By Kyle Roerink
Monday, Nov. 23, 2015
As the climate changes, disappearing snow and ice on Wheeler Peak — Nevada’s second-highest mountain — raise concerns about the future of water in the state, for which the glacier plays an integral role.
Less snowpack means less insulation for the glacier and less runoff for the park’s springs and streams that refill the basin’s aquifer. If there’s less insulation for the glacier, more of it will melt at a faster pace. As years go on, less snowmelt and glacier melt could mean less vegetation and food for wildlife.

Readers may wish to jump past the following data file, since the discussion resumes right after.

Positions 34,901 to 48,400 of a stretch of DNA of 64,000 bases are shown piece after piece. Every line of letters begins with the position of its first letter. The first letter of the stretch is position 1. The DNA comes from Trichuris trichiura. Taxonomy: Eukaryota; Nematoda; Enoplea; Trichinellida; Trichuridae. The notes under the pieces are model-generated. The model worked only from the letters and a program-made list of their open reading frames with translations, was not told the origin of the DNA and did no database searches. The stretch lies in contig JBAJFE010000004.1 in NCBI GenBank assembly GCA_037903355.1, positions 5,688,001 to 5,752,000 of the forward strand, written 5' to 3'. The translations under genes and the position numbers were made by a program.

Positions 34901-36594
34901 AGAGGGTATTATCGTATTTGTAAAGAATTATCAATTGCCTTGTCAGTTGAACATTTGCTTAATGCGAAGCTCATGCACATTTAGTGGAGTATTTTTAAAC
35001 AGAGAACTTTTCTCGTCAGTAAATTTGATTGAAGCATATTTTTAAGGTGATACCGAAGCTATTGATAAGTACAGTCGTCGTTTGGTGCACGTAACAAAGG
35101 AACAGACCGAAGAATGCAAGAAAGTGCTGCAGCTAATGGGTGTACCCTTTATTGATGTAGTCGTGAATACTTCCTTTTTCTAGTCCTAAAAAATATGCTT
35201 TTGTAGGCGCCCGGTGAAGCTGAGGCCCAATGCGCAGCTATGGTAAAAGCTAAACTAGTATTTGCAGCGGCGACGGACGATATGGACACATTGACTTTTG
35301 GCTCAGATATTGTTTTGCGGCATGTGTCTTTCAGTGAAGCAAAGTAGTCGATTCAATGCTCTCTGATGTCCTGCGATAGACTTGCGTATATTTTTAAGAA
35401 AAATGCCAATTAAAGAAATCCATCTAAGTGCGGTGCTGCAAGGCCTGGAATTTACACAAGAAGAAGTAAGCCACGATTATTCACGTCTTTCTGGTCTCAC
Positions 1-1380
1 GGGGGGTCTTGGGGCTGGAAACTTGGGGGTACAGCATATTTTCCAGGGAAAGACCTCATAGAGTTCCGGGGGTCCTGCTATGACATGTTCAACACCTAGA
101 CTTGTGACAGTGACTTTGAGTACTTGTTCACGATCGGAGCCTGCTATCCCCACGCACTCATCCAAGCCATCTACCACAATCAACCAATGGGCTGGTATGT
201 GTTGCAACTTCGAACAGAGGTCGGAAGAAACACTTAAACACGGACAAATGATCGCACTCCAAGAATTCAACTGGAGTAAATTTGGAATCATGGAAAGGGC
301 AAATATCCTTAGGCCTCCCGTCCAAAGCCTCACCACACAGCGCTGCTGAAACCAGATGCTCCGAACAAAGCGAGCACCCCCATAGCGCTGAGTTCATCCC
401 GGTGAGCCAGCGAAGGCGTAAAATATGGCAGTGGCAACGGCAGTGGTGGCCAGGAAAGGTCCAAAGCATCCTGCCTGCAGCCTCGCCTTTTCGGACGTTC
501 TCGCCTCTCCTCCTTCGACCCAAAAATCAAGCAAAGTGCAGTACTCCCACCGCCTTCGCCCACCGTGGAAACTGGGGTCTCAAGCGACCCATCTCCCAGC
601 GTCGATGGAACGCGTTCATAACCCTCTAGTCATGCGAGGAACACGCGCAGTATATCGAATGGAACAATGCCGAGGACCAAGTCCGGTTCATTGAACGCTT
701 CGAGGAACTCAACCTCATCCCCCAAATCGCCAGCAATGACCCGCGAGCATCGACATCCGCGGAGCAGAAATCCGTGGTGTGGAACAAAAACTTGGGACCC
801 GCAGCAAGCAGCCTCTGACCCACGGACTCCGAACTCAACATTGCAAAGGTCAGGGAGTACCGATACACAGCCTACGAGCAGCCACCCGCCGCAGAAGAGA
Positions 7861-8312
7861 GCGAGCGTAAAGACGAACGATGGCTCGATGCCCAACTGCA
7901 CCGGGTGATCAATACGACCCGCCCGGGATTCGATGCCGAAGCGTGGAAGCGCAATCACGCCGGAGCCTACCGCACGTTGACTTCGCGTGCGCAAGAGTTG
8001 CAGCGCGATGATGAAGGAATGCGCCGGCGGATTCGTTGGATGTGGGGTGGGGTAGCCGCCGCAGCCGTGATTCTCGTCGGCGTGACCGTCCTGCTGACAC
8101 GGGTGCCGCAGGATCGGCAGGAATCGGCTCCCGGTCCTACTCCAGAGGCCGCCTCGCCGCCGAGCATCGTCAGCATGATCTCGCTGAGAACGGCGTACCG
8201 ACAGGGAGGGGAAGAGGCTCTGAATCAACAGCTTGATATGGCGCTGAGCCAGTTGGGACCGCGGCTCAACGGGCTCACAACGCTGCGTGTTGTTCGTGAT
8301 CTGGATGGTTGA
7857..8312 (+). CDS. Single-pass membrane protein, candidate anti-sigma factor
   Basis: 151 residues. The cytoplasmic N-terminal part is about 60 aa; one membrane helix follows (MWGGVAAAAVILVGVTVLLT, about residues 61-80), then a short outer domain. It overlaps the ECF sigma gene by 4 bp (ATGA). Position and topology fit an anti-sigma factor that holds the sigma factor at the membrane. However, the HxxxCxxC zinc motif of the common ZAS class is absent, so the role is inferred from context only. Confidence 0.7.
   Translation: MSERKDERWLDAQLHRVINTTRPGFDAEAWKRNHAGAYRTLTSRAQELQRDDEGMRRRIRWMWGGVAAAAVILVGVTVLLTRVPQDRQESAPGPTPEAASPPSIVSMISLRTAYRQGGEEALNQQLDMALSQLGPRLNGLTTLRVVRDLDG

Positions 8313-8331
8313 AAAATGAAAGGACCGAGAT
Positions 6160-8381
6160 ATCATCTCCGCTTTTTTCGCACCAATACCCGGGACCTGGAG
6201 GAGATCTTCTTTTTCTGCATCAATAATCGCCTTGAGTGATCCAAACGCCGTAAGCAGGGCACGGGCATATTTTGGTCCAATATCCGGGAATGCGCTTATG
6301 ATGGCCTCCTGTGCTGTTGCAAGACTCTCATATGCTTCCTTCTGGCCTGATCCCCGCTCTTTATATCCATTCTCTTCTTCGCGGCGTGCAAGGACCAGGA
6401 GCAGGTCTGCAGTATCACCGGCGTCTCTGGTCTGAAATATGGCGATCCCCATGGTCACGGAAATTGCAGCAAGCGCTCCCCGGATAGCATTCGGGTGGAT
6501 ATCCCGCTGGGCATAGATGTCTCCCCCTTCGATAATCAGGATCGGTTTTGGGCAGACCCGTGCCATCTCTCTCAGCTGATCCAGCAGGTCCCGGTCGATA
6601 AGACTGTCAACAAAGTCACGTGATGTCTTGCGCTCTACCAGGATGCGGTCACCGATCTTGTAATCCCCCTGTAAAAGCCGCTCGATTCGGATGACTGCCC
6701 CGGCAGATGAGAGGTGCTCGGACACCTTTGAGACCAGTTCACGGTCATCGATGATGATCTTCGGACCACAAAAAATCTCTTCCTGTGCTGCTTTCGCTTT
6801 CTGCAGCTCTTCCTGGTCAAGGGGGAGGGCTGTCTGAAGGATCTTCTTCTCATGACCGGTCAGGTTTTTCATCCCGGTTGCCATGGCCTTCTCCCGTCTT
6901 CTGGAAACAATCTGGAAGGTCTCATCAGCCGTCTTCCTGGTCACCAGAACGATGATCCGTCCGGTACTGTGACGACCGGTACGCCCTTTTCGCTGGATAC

Climate change is expected to hit alpine ecosystems like Mount Wheeler’s hardest, said Steven Mietz, superintendent of Great Basin National Park.
National parks across the Western United States are seeing glaciers melt, migration patterns change and coasts erode. Both Glacier National Park and Joshua Tree National Park have seen their eponymous attractions shrivel. Wildlife have less to eat. The risk of wildfires and floods has increased.